In the first post in this series, I said there were two belief systems that drive the notion of “positive risk” within our profession. In that post, I focused on why the first of those belief systems — the notion that some business-related risk doesn’t have an upside — is misguided. In this post, I’ll discuss the second belief system, which subscribes to a definition for risk that runs along the lines of “risk = uncertainty”.
BTW — There will be one more blog in this series, which will focus specifically on the ISO 31000 definition for risk.
Risk = uncertainty (or variance)?
Some definitions for risk equate risk with the uncertainty of an outcome (or similarly, variance from an objective), and because outcomes can fall short of or exceed expectations/objectives, this gives rise to the notion that risk can be “positive.” On the surface this seems logical (but with a question mark that I'll discuss further on). But being logically sound doesn’t automatically equate to being practical or even particularly useful to us as risk professionals.
The baseline matters
A stakeholder’s “baseline” matters a lot when selecting a definition for risk. In other words, if a CEO or other senior stakeholder thinks of “risk” in terms of positive or negative variations from a defined objective, then “risk = uncertainty” may be the appropriate definition to use. If, however, a stakeholder thinks of “risk” in terms of adverse events, then the most appropriate definition is going to be something along the lines of “the frequency and magnitude of loss.”
Recognizing which baseline your stakeholders operate from is crucial in order to know which risk definition to operate from. Speaking from my own experience, in almost 30 years as a risk management professional, the stakeholders I’ve served have never come at the question of risk with a baseline of “risk = uncertainty”. This explains why FAIR’s definition for risk is what it is — The probable frequency and probable magnitude of future loss — it fits the problems my stakeholders have expected me to help them manage.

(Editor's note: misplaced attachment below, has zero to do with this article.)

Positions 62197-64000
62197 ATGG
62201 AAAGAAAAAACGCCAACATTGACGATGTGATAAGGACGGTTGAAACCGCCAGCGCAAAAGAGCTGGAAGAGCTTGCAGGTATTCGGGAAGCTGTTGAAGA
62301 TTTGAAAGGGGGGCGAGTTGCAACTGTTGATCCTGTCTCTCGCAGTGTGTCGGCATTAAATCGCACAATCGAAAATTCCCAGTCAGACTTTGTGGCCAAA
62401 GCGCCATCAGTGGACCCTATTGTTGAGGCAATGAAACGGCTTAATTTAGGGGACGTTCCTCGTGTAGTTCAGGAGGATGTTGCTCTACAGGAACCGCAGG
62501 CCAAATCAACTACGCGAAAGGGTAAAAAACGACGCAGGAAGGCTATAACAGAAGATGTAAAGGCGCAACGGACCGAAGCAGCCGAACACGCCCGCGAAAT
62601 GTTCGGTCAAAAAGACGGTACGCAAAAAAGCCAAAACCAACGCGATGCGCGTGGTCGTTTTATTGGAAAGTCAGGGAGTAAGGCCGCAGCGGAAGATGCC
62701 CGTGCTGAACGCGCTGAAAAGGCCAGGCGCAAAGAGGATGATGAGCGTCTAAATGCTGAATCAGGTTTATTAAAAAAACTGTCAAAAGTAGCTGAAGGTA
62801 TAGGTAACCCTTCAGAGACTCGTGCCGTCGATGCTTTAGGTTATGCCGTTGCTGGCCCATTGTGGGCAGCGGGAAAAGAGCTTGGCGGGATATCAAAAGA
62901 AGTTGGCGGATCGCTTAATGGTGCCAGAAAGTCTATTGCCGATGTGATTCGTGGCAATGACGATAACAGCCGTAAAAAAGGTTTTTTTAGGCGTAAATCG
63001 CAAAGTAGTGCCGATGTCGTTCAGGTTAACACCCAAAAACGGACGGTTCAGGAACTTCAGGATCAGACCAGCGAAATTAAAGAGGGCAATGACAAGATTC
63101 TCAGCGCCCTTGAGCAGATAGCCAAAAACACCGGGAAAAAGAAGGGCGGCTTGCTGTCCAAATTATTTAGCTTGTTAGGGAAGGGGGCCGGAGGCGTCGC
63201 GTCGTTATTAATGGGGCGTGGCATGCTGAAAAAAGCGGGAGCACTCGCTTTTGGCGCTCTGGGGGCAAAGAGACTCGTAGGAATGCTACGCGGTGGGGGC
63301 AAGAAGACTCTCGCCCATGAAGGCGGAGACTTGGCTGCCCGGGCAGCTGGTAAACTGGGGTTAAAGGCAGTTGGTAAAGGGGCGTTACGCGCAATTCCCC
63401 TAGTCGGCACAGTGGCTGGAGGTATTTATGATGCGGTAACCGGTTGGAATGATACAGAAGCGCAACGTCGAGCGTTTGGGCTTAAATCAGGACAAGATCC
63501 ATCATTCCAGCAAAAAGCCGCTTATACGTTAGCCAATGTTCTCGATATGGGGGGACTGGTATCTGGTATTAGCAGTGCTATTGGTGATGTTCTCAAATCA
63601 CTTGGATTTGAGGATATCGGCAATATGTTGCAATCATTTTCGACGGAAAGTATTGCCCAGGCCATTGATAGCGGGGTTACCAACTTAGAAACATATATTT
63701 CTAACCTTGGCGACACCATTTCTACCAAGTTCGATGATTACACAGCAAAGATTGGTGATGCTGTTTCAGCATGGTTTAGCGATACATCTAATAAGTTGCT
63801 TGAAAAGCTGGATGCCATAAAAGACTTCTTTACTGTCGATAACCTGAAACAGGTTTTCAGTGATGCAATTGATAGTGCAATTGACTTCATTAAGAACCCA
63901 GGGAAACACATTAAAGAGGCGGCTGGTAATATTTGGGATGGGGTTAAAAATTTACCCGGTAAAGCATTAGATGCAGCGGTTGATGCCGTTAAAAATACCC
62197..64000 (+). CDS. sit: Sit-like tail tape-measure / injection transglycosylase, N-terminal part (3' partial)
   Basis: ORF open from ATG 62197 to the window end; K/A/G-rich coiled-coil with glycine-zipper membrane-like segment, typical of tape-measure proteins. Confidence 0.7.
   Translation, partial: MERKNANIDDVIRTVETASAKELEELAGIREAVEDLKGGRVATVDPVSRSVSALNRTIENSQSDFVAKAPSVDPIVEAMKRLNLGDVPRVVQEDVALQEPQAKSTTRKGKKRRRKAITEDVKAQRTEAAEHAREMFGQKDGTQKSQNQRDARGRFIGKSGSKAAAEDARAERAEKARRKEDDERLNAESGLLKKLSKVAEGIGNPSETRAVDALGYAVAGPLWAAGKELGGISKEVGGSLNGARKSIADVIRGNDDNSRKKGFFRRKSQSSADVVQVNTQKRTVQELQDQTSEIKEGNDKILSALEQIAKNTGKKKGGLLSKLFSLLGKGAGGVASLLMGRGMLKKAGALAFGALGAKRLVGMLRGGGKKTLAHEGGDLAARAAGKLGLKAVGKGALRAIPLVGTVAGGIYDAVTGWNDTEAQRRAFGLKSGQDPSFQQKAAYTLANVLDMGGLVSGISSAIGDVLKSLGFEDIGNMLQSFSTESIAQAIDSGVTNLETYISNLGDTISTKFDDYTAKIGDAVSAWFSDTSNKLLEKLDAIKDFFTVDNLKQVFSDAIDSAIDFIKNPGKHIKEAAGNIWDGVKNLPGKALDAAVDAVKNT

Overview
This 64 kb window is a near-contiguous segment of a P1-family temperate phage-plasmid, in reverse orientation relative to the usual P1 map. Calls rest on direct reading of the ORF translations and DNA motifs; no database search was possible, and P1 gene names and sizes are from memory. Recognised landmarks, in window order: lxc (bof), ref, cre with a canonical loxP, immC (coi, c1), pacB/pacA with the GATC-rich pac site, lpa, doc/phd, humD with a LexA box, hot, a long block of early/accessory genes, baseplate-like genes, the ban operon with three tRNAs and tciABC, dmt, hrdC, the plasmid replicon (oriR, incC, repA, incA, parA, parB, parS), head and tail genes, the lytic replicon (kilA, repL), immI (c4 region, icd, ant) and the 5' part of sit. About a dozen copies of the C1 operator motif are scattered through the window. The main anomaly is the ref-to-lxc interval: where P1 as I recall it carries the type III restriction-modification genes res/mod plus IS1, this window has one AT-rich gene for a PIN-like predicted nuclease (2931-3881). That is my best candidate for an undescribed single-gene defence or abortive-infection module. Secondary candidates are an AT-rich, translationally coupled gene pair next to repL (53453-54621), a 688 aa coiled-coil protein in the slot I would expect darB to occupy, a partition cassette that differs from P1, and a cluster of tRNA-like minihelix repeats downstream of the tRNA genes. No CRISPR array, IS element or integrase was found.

Actually applying the definition
In numerous conversations with colleagues and senior executives over the years I have yet to encounter someone who operates from the “risk = uncertainty” baseline. A handful of information security professionals and other risk professionals I’ve spoken to profess to subscribe to that definition, but when you press them to give examples of how they apply it to their work they have never been able to provide a practical example that aligns with the definition. Sometimes they’ll discuss how Monte Carlo and distributions can be used to with uncertain data to measure the potential for either gains or losses, or how outcomes can exceed or fall short of an objective, but that is not the same thing as actualizing in practice the “risk = uncertainty” definition. Their statements have simply been examples of concepts and methods that involve uncertainty and the potential for gain. I'm still waiting to see practical examples of the "risk = uncertainty" definition being used to answer the problems we're faced with in our day-to-day work. Until I do, it's simply a nice sounding theoretic construct that some people have bought into but don't actually use.
How people behave
To at least some extent, the “risk = uncertainty” perspective stems from an economist point of view, which says that people/organizations make decisions and take actions in large part to manage the uncertainty of their future. A classic example is insurance. Most people prefer the certainty of premium costs and coverages that come with insurance, over the uncertainty that exists with not having insurance. There are also utility functions economists use that illustrate the relationship between uncertainty about adverse events (or gains) and how people behave. In a perfect world, if we could reduce uncertainty about future events to zero, people could simply treat what will transpire in this perfectly known future, as a cost. In a perfect world…
In defense of the economist perspective, uncertainty can be measured (or expressed) using confidence intervals and such. For example, you might express uncertainty regarding the probability of an adverse event (or a positive outcome) by giving a range that you’re 90% confident in — e.g., likelihood of occurrence is between 50% and 70%. Furthermore, greater or lesser certainty does affect how people make decisions, which leads to…
…buckets of uncertainty